Microsoft Office Tutorials and References
In Depth Information
7.5.5 The Resume Statement
On Error Resume Next
tells VBA to continue executing the code immediately following the line that caused the error.
There are two important uses for this form of On Error . The first is to cause VBA to ignore an
error. For instance, the code:
Sub example()
On Error Resume Next
MsgBox Selection.Cells.Count
End Sub
will report the cell count when the selection is a worksheet range and do nothing when the
selection is not a worksheet range.
Another important use for the On Error Resume Next syntax is for in-line error checking ,
where we check for errors immediately following the line that may have caused an error. For
instance, another way to handle errors in the previous example is:
Sub example()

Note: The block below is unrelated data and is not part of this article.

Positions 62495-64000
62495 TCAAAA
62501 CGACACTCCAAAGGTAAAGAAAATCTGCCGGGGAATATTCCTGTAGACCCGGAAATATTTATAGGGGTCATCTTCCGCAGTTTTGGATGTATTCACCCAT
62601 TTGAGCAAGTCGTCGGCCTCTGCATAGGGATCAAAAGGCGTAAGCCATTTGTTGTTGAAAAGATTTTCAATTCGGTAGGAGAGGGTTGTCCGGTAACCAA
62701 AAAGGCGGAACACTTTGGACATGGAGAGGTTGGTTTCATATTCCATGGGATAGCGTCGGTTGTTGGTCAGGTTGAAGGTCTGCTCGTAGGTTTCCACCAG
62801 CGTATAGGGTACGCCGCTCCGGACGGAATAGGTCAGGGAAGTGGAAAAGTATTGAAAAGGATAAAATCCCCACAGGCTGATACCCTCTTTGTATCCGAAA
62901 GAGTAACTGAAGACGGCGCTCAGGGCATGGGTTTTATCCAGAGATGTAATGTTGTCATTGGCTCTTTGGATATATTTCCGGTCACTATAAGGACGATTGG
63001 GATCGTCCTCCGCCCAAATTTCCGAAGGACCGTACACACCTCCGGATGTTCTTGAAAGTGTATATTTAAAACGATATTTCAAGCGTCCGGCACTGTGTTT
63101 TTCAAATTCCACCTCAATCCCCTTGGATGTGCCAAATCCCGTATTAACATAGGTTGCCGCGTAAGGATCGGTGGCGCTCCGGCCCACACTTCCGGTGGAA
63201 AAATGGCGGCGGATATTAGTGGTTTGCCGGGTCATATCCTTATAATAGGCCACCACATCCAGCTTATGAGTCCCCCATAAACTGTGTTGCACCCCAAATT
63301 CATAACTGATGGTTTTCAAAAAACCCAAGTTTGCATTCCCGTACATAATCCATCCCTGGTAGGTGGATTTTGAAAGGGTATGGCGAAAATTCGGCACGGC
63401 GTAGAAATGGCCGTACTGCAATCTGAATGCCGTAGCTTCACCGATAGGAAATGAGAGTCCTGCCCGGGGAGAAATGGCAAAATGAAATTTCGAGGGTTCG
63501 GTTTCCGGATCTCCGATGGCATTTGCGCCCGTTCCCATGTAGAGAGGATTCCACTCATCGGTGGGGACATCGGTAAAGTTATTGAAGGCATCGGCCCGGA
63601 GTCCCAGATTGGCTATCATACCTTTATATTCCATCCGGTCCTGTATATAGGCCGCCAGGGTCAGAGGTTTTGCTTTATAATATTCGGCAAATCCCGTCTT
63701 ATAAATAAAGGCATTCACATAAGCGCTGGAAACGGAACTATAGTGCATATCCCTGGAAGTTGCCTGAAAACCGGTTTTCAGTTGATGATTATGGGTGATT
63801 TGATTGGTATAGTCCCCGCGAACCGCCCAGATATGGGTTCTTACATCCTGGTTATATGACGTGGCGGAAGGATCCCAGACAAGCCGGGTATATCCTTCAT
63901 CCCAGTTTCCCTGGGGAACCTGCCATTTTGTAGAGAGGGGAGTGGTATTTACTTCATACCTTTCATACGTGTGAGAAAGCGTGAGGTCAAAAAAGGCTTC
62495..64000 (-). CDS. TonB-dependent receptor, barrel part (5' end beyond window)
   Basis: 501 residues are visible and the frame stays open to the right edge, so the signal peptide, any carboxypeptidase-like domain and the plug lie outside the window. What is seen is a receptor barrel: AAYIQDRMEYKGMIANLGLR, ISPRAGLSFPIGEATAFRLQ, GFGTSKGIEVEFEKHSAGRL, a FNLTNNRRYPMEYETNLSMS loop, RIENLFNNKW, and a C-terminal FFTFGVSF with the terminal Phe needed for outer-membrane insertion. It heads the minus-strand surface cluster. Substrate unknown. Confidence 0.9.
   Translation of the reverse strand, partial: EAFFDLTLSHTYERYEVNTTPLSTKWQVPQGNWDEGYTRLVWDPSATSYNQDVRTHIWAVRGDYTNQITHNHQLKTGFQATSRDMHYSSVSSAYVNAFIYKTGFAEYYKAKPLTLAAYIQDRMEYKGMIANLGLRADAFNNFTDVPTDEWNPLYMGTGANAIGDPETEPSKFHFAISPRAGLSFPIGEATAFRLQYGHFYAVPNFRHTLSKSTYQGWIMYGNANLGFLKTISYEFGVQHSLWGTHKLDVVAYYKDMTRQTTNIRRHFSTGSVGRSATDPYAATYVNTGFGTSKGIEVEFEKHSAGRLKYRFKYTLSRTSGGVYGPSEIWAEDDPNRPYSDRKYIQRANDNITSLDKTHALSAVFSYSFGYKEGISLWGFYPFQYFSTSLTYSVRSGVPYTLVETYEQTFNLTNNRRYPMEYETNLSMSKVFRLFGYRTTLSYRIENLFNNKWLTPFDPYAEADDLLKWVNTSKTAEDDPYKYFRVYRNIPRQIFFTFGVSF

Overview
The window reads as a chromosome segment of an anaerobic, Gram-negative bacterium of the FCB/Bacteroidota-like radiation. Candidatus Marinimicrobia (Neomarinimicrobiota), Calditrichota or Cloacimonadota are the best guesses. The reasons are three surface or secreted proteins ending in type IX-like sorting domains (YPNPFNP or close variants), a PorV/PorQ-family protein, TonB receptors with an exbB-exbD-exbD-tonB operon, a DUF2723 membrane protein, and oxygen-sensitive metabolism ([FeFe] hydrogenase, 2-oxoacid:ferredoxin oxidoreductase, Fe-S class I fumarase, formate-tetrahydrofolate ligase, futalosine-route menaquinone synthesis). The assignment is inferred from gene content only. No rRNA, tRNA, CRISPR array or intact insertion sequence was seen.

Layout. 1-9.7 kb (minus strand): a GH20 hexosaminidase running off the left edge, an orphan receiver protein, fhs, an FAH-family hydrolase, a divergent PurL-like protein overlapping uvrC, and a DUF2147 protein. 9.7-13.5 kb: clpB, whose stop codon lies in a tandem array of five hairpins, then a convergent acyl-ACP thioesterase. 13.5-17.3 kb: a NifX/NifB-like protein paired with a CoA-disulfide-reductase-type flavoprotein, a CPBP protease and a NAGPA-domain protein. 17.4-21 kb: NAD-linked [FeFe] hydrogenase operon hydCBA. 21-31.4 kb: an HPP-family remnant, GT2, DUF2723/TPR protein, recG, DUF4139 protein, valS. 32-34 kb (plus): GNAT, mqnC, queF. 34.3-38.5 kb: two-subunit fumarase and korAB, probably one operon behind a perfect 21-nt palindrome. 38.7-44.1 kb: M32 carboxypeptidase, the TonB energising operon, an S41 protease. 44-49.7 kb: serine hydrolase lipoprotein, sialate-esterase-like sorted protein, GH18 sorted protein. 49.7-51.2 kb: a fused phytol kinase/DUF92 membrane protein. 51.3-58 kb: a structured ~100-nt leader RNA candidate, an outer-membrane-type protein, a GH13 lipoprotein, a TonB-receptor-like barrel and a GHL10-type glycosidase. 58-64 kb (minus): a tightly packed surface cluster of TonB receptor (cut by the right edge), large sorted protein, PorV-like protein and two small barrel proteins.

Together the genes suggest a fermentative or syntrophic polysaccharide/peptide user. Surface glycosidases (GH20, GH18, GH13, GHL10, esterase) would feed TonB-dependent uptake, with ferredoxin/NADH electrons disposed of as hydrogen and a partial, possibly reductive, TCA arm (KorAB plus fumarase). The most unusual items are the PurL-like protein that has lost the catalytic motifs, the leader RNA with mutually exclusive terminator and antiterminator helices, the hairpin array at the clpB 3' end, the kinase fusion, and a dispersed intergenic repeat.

On Error Resume Next
MsgBox Selection.Cells.Count
If Err.Number <> 0 Then
MsgBox Err.Description, vbCritical
End If
End Sub
7.5.5 The Resume Statement
It is also possible to include the Resume statement in the error-handling portion of the code. This
will cause VBA to resume execution at the line that follows the one that caused the error. Thus,
the previous code is equivalent to the following:
Sub example()
On Error GoTo ERR_EXAMPLE
MsgBox Selection.Cells.Count
Exit Sub
ERR_EXAMPLE:
MsgBox Err.Description, vbCritical
Resume Next
End Sub
There are three variations on the Resume statement:
Resume
Resume Next
Resume ALabel
The first version will cause VBA to resume with the line that caused the error. This is useful if
your error-handling code actually repairs the error condition and you want the line that caused the
original error to be executed again.
To illustrate, the procedure in Example 7-2 is designed to open a workbook named a:\test.xls . If it
does not exist, an error will occur. The error-handling code gives the user a chance to enter a new
workbook name, in which case we want to execute the Open method again. Hence the use of the
Resume statement.
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